We had a house fire a few weeks back. Just a small one. In the oven. It was exciting.
The night before I made yorkshire puddings (aka popovers) for dinner. The recipe told me to put a cookie sheet under the muffin pans half full of oil. I complied but without really considering why, so I grabbed one of the flat ones instead of a sheet with sides. Predictably, as the puddings rose, the oil oozed over the edges of the pans, off the cookie sheet and all over the bottom of the oven.
Putting off cleaning the nasty mess that was our oven, I went to bed without mentioning the spill to anyone. My mom, who was visiting for the weekend, stirred up a batch of biscuits for a surprise breakfast. I'm pretty sure she was surprise to find flames engulfing them half way through baking. A quick squirt with the kitchen fire extinguisher stopped the excitement, and a few hours of wide open windows and doors cleared the air. Now I had a really nasty mess to deal with.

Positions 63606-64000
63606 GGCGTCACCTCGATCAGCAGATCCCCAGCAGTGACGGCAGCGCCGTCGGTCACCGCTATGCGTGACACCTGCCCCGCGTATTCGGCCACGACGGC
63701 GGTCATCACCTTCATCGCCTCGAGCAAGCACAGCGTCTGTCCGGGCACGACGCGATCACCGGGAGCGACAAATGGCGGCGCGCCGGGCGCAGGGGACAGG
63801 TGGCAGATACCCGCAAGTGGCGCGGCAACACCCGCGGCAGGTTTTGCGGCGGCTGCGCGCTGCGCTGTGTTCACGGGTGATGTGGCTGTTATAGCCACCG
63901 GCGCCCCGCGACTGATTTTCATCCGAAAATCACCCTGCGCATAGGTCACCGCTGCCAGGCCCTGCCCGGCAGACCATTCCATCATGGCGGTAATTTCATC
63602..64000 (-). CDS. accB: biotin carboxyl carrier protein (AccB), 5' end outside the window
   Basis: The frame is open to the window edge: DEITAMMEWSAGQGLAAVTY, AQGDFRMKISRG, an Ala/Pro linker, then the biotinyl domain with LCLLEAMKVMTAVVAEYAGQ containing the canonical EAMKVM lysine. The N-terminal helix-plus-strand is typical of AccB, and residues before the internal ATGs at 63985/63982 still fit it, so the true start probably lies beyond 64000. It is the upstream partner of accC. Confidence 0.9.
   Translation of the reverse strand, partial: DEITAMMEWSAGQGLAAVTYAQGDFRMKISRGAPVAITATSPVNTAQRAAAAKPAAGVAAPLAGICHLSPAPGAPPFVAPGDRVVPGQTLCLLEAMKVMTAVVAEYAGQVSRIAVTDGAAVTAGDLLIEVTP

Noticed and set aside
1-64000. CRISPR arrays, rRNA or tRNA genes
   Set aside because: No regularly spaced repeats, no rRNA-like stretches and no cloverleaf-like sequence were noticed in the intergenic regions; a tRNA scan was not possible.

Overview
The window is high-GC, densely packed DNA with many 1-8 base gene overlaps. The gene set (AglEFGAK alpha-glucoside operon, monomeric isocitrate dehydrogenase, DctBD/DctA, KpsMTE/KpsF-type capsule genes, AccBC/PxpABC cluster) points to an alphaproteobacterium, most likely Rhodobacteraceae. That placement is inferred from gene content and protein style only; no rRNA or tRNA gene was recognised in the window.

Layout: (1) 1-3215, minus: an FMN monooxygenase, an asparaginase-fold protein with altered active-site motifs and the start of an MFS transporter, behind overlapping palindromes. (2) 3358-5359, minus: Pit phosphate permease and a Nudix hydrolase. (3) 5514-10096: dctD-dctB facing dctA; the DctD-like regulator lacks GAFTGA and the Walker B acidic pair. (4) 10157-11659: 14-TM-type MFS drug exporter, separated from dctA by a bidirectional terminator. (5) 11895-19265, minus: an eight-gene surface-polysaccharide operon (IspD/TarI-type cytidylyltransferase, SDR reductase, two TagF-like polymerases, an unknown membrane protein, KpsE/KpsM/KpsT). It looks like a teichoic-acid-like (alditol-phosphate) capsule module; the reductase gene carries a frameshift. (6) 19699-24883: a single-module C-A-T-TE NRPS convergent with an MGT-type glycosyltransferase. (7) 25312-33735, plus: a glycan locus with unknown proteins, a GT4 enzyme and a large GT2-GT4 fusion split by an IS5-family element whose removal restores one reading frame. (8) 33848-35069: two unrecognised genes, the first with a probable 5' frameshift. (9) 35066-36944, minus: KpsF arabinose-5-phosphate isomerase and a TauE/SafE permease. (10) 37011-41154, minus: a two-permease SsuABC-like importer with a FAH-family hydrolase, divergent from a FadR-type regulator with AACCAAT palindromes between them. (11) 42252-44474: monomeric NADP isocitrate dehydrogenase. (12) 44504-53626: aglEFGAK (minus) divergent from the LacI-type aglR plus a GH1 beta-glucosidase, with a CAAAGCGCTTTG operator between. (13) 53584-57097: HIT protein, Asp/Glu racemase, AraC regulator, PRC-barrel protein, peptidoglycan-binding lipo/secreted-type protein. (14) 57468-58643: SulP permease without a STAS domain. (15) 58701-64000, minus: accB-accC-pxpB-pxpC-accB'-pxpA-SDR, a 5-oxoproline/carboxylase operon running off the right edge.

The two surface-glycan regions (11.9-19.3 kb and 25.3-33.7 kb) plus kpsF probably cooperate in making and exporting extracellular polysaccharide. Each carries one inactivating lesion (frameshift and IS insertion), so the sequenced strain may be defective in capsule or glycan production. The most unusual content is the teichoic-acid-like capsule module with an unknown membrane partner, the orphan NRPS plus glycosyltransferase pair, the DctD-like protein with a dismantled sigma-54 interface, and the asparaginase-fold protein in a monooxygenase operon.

In a moment of despair, I stopped at the Bartells and gave into the can of oven cleaning chemicals. You know, the really stinky kind that has all sorts of warnings all over the entire can letting you know all the places it shouldn't go, and all the medical professionals you should consult if it touches your skin or mucus membranes. The kind the environmentalist have fits over. The kind I swore would *never* enter my home.
It took two coats and plenty of elbow grease (mostly from our housemate's elbow) but our oven is gorgeous. Like new. In fact, I'm pretty sure the stove was filthy when we bought the house because none of us can remember ever being able to see through the front window. So better than new. When I put my cakes in the oven, I see my own reflection in the door. It is truly a thing of beauty.
Now I find myself wondering what else in the kitchen would glow with the happy spray of chemicals.